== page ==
Tracy Ryan’s ‘The Argument’, a review


Tracy Ryan’s most recent poetry collection The Argument continues her overarching theme of perspectivism, or ways of seeing. The previous in the scope of perspectivism being Scar Revision and The Willing Eye. Just after the release of Scar Revision I dabbled with the idea of writing a review, but hesitated on the grounds that the work was a ‘thing in itself’. Now, however, a pattern has emerged with The Argument that sheds new light and openings to Ryan’s previous efforts.

The Argument is an eschatology. Thus in that vein we shall begin at the end; the final poem of the collection, reconciliation in ‘One Flesh’:

nothing provokes disgust, neither
a shirt sniffed at to determine

whether it will pass one more day
because the wash didn’t get done
nor my toothbrush fallen back on
if yours is somehow thrown away


What we find are parallels between the domestic and metaphysical. But this parallel is simply a metaphor for lives lived in intimate relation. Ryan, through the lens of perspectivism, is, in my opinion, little interested in objectivity, or truth. Her poetry is interested in picking away at ways of knowing how we coexist in intersubjectivity. Words such as evidence, assurance, mutual illusion, vision and imagine construct the lexicon. However they also counterpoint earlier uncertainties between the subjects, found in words such as startling, stripped, darkness, reverberate and friction. Each descriptive passage is given a concrete example, highlighting the parallel between metaphysical and domestic. Taken to the extreme, perspectivism and intersubjectivity means, with a hint of cynicism, all we have at the end of the day are the relationships we create:

these little things momentous for
their continual evidence
and sacramental insurance
against the enormous wager,

hubris of mutual illusion
and yet we have won, because to
have won for a moment is to
have the whole, by repetition


What is the enormous wager? A chink in the married couples promise? The inconsistency of being married twice, or more? The bet against odds that one in three marriage will end in divorce? Or perhaps the wager is more subdued. A fatalistic realism that it is unreasonable to think people will spend their entire lives together, despite the romantic oath. In this context, Ryan could conclude the poem strongly, supporting the theme outlined in the collection, but she goes further. The coda suggests the debate lies in a communal eschatology; the martial promise, the wager never to leave one another does not include death. Here we find the opposite of the notion that we live the way we die: alone.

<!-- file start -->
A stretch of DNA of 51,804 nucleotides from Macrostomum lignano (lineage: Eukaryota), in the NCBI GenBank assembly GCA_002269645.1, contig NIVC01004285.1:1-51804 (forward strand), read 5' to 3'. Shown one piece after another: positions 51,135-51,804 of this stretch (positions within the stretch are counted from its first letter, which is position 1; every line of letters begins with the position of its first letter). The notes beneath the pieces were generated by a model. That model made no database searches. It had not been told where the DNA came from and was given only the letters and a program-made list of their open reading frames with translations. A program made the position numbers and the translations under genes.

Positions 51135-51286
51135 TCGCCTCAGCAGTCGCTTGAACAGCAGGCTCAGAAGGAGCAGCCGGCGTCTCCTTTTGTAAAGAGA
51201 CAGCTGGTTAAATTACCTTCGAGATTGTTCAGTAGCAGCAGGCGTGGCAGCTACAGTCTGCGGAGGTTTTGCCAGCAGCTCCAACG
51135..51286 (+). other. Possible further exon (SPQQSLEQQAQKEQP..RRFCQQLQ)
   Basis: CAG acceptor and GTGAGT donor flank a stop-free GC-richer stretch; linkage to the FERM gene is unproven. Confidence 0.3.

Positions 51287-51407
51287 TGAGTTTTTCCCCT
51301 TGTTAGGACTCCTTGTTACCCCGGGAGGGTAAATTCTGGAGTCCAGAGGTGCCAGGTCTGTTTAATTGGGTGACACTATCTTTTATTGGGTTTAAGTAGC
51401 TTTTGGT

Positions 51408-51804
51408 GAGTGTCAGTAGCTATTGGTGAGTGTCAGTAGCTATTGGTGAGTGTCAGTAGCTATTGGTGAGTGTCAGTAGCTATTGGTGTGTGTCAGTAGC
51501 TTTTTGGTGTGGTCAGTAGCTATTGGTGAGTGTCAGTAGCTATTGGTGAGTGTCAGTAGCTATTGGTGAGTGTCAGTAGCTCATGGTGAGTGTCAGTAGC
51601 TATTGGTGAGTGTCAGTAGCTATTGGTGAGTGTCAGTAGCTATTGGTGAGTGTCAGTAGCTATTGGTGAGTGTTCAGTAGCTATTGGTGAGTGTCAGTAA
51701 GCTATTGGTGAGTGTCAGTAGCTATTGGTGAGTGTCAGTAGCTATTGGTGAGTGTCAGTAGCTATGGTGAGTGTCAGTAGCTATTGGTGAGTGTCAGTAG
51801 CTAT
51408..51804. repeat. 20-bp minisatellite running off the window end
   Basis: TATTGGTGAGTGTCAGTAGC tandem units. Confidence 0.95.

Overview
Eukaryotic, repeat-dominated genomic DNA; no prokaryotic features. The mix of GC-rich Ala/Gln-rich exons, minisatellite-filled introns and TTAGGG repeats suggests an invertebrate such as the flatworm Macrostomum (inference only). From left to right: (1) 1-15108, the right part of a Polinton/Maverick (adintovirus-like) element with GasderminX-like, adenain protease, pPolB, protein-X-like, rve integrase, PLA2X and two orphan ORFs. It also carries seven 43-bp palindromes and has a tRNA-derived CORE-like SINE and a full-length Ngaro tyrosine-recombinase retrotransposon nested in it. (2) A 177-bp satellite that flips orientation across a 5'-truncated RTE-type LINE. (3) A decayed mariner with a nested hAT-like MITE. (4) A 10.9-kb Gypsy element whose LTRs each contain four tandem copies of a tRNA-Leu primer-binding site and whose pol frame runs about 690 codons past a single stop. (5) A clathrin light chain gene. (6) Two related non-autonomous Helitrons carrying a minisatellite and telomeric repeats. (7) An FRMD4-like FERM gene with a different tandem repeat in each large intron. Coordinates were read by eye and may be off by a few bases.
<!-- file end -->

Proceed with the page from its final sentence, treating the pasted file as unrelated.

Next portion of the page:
On a technical level, what appear to be weaknesses on first review emerge as deliberate manoeuvres on closer inspection. In the second stanza, the weak line break of ‘to’ are repeated both in the same stanza and twice again in stanza seven. What might be considered clumsiness by the poet is soon revealed as careful orchestration as we consider what the repetition of ‘to’ represents. Why the obvious repetition? If the act of writing is a self-perpetuating eulogy, then Ryan’s ‘to’ embodies the kind of collectivism rarely witnessed in western literature. The title of poem ‘One Flesh’ denotes an ecology. Somewhere in this context we find Ryan’s world view, a kind of private-openness. We are all pointing ‘to’ death, but it’s how we deal with it that matters. Couched in the context of death, The Argument contains the sort of depth not apparent in her earlier work. Ryan has discovered an unforced artful weltanschauung capable of contesting the solipsism presented to us by much modern poetry.

Throughout the collection there are at least fourteen quotes or references to other poets or artists. From Jacques Brel, to the proverbs, to Bronte, to Khayyam. Ryan is unafraid to reveal her influences.

In the title poem ‘The Argument’ the lines lengthen, the grammar becomes more critical. We hear of a friend taken by his favourite hobby, surfing. The ocean becomes both an object and an event. Ryan is suggesting, falling short of personification, we die how we live:

[…] The ocean: we knew then,
suddenly, such a day was always hovering , like something just out
of the eye’s corner, ambush or pounce, a narrative
available, ready for any of us, cliché we must counter
with invention, with option after option hit on
from the thousands open for continuation, racking collective
brain for argument, moment last seen or spoken, to contradict
the report, building our case for cosmic error.


Again, as found in ‘One Flesh’ the notion of what is out of our control is hinted at through a cosmic definition defined and described, argued and debated between one another. Ryan’s poetry is representative of ‘The Argument’, she seeks to show the process, not deliver conclusion. This process is depicted in the title poem where we find the protagonist initially sitting at their desk working before the news of the friends disappearance, and then at the end of poem cleaning the house for a week in an act of defiance. The ‘writing’ is the self-perpetuating eulogy, the cleaning is the process of living required to digest loss and trauma.

For me ‘The Argument’ works in a three-fold process: a eulogistic exploration of Ryan’s collective eschatology, a dynamic identification of the cosmology we seek to understand, and the ways we may attempt to gain clues and build evidence about the cosmic cycle and cosmic error through the banal and the monumental:

I say he because the you of any elegy
is faceless, interchangeable, but this is beyond what person,
tense or mood can manage anyway, it is a long conversation
only the smashed syntax of a poem might sustain,
or appear to; for the dead, especially the young,
the sudden, the too-soon, every line written
is recrimination, cruel ambiguity, the phrase
I survive you.

(-Persistance, pg.63)


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